I think sometimes we almost WISH that it was real – I can find food freedom AND embark on a quest to manipulate my food intake and my body? It’s safe, it’s what we know, but it just won’t get you to where you want to go.
The winner of the worst diet disguising itself as intuitive eating is …
Why is this the winner?
It’s the sneakiest one AND the most successful. Noom is a HUGE company at this point.
Founded in 2008 by two engineers (yes, engineers, not psychologists like its advertised) , Saeju Jeong and Artem Petakov, Noom is a personalized health coaching company with its own app.
Noom has over 50 million members and has raised over $114 million in investment capitol.
And what’s so great about it? Why is it so successful?
The reason Noom has done so well is because of it’s marketing, it claims to be a psychology based approach to losing weight for good and don’t forget its not a diet (WINK). One of their slogans is “Don’t go on a diet, go on Noom.”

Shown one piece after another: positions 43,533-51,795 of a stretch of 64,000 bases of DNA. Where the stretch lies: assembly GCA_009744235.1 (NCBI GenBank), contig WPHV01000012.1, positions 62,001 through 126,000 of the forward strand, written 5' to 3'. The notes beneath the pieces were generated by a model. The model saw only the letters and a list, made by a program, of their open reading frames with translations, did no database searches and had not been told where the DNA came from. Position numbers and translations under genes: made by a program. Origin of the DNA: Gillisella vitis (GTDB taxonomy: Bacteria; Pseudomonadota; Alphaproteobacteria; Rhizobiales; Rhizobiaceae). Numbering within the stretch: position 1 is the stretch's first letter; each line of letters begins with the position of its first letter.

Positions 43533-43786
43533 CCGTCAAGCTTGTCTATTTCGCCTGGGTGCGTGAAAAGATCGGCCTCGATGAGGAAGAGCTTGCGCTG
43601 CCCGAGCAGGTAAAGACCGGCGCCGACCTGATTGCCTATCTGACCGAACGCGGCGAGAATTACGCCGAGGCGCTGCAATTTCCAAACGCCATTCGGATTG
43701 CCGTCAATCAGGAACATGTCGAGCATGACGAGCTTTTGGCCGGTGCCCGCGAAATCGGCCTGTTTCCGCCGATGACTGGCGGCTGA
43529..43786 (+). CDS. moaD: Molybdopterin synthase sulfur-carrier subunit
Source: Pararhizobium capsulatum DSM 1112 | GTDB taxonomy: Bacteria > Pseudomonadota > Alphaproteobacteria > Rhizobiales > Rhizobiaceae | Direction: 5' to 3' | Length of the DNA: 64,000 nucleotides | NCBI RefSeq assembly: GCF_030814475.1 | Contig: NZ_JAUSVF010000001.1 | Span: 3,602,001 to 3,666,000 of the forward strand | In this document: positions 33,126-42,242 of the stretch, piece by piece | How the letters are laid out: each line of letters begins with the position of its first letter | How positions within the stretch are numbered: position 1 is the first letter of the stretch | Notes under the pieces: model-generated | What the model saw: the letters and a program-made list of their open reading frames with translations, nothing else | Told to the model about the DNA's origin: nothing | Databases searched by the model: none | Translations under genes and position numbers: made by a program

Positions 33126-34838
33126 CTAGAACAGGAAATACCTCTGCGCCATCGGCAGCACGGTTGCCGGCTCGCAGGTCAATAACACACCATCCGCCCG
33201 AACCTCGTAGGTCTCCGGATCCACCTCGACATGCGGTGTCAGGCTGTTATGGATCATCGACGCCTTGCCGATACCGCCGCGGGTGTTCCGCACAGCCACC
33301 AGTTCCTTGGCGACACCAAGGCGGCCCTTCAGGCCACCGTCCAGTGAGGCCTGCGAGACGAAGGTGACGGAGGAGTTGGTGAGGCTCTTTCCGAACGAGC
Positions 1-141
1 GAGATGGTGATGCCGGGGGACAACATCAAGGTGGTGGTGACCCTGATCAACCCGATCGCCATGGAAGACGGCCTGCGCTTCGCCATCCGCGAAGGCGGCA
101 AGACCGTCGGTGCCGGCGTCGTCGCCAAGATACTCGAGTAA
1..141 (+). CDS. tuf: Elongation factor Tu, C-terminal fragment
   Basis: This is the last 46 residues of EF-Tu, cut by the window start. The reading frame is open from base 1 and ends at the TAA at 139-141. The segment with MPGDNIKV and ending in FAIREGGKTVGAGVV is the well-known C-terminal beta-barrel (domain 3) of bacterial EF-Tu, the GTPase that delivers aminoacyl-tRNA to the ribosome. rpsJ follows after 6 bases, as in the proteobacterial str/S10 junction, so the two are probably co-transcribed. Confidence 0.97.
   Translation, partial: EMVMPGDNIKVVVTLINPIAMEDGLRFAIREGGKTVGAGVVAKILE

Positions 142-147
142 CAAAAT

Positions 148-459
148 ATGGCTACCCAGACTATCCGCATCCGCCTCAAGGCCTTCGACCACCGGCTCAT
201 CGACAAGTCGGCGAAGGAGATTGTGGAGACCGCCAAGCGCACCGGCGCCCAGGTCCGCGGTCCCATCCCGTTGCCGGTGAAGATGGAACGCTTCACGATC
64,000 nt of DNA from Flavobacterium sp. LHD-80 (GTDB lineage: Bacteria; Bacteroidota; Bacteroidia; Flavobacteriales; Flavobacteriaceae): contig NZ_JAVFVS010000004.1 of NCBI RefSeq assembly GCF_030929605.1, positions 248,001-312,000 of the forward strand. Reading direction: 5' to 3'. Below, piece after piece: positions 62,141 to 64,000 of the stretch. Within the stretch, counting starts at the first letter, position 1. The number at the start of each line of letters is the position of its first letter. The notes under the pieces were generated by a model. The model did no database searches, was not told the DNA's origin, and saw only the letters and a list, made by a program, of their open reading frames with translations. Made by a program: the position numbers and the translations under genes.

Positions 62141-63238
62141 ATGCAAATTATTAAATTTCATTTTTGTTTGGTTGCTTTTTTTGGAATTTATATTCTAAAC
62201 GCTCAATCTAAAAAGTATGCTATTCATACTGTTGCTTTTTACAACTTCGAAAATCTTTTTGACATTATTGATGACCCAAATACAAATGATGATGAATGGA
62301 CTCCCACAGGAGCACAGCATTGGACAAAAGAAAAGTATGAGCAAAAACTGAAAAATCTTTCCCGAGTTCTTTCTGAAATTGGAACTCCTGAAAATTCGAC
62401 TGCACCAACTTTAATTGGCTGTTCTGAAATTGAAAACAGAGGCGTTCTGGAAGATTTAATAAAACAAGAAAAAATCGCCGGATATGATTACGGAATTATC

The app claims to help you to learn to eat mindfully and that using psychology you will lose the weight once and for all.
There are 2 options you can take when starting Noom – they are, lose weight for good and Get fit for good, note that for the Get fit for good option you still have to choose a weight loss goal soooo not sure how these are different.
Luckily you cannot enter a goal weight that when calculated with your height is not considered underweight however for many people the lowest weight they can reach while still being considered in the “healthy weight” range according to BMI can still be a weight that is unhealthy for that person so although these parameters are in place it just isn’t enough to keep people safe.